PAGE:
Events 2015

The weekend runs from approx 4pm Friday to 6pm Sunday (plus a survivors session on Sunday night for those who are able).

Activities include lectures and big group sessions alongside more intimate workshops of around 10 people. There is also opportunity for smaller group or individual surgeries. A great mix of watching, listening, singing, playing, thinking and talking ensures there’s something for everyone and hopefully each and every person will develop their thinking and practice during their time here.

Below are descriptions of the events which you need to choose between for the booking form. Depending on how everything pans out these are subject to change and other events may be added. We always have your best interests at heart though so you can rest assured there will be some amazing stuff going on.

How to Handle Broadsides - Gavin Davenport

Broadsides can be a tricky business! Gavin will lead us through a session focused on reinvigorating the printed songs that didn’t make the leap into the oral tradition and how to add them to your repertoire. He will look at how to remedy songs without tunes, deal with the contested issue of political incorrectness, and to show us what changes are needed to make the un-sing-able sing-able! This will be a practical workshop in finding and fitting tunes to printed sources and learning how to explore broadsides in the archive.

Ballad Editing - Fay Hield

It can be hard to identify with songs when they are written in books, singing them straight from the page sometimes doesn’t do them justice! It is important to make them your own to make sense of them. Fay will explore ballads used in the Full English Band and from her current work to show how she develops songs from source material into new versions. You’ll get a chance to edit your own ballad as well, so bring one along (don’t worry, others will be available on the day if you need inspiration).

From Page to Stage: Tunes - Rob Harbron & Sam Sweeney

This session will explore the process of taking tunes from manuscript and into live performance. Rob and Sam will look at exploring the creative interpretation of tunes found in manuscripts including those in The Full English Digital Archive, using elements including rhythm, phrasing, variation and ornamentation.  Please bring your instruments and come prepared to have a play.

Instrumental Arrangement for Songs - Fay Hield, Sam Sweeney & Rob Harbron

Fay, Sam and Rob often work together to draw out elements of songs and tunes to work into full band arrangements. In this masterclass style workshop we will go through the process in front of your very eyes, building up a song from solo a cappella into a full arrangement, talking about what we are doing as we go and how we are reaching the decisions we do, exploring the process from the perspective of both the singer and the accompanist. We will split into smaller groups half way through and you will have a chance to develop your own arrangement too, so bring instruments along.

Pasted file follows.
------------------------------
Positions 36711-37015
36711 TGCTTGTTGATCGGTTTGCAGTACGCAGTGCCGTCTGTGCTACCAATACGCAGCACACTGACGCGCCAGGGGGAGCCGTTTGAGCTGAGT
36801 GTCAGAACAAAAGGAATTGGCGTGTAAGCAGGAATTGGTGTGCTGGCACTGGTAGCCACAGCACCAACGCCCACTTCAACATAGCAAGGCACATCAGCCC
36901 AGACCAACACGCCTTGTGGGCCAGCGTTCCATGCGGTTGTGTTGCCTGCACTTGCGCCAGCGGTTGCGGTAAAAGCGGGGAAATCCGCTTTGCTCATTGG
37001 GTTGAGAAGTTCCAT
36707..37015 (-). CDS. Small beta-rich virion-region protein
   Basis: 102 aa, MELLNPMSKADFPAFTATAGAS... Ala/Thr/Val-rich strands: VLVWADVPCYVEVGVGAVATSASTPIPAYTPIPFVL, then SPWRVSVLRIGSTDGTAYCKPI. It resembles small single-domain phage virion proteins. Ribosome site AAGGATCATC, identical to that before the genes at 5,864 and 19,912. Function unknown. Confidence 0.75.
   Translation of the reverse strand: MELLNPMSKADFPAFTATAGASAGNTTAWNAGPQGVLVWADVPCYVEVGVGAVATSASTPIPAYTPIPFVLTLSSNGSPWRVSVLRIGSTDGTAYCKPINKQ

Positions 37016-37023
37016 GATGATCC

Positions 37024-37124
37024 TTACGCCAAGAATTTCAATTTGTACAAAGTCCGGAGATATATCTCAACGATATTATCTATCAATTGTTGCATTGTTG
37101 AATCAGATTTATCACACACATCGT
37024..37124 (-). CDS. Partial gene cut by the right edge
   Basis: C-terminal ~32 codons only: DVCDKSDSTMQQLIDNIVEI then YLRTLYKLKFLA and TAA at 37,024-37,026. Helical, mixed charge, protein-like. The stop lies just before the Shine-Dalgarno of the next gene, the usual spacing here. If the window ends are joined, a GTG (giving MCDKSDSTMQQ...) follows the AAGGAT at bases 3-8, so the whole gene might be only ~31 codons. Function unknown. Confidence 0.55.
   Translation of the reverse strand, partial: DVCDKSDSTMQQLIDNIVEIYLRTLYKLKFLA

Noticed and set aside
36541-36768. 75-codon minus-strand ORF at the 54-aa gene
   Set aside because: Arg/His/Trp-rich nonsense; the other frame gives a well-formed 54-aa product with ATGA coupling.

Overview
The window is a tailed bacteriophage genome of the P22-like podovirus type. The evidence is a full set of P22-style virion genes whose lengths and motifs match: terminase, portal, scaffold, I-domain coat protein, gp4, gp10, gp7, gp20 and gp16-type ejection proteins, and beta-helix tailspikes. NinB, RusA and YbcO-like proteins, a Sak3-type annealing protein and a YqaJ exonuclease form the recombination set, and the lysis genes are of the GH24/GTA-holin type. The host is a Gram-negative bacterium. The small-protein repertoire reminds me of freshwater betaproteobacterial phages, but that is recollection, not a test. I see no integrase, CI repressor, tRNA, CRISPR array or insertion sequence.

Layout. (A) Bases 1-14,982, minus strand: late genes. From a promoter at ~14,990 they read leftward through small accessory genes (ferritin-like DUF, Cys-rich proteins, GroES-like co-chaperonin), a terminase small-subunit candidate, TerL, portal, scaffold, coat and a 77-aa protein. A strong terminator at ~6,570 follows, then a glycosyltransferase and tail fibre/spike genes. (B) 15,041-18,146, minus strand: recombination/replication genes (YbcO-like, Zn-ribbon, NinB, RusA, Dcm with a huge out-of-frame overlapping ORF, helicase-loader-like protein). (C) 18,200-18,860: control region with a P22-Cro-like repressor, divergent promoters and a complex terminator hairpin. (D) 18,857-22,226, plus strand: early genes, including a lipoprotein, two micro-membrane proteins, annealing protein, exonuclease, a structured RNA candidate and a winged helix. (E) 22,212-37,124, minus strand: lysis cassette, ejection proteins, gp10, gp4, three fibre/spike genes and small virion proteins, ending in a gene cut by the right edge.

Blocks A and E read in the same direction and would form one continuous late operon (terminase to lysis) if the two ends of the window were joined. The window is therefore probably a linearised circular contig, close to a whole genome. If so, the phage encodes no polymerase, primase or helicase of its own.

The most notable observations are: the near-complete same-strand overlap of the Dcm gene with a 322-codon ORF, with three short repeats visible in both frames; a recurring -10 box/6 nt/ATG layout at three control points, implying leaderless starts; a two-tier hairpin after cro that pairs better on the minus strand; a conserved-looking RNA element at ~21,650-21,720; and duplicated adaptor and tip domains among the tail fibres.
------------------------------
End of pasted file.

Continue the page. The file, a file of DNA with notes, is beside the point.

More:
Less is More: Accompanying Song - Martin Carthy

Ever wondered how Martin Carthy thinks about using instrumentation in his songs? Martin will work with a small group to discuss his approach to using guitar with songs and applying these ideas to a variety of instruments. This session will run as a question and answer, problem solving session so please bring your instruments and a song you already sing!

From Page to Stage: Songs - Jon Boden

How do you get a folk song ready for the stage? How does this process change the very nature of a song not intended for staged performances? Jon will take us on a whistle-stop, taboo-blind look at writing and editing melodies. We will look at updating archaic language, constructing choruses, working with instrumental riffs and with other musical genres. Bring along a song from The Full English Digital Archive to work on.

Making Links: engaging with local material for community use – Frances Watt

What sorts of activities can you develop with community partners to explore local folk material from archive sources? This session looks at examples from the range of community and family projects developed with mainstream arts venues and organisations as a result of The Full English learning programme. Frances will give you the chance to build on those examples and create your own project, and to develop your own ideas and activities of work to take back to your community.

Finding Five Finger Frank - Pete Coe & Alice Jones

Who is the Leeds Folk Song Collector? Frank Kidson collected folk songs from his mother, singers he met on his painting expeditions and contacts made from his newspaper articles. With copies of his original notation, passed on from Kidson’s descendants, Pete & Alice’s presentation will include some of the songs he collected and published in ‘Traditional Tunes’ in 1891, and some anecdotes from the Kidson’s family history.

Whose handwriting is this anyway? Backstories of The Full English Digital Archive - Julia Bishop

The Full English Digital Archive is a resource that has got us all talking! Searching the archive leads us to pages of handwritten or typed words and pages of handwritten music notation, or both combined. Some are messy, some are neat. There are fair copies, rough ones, copies that don’t match and sometimes scribbled notes. What are we to make of these? This workshop looks at the backstory of The Full English – not the history of songs and tunes, but the backstory of the documents left behind by the collectors.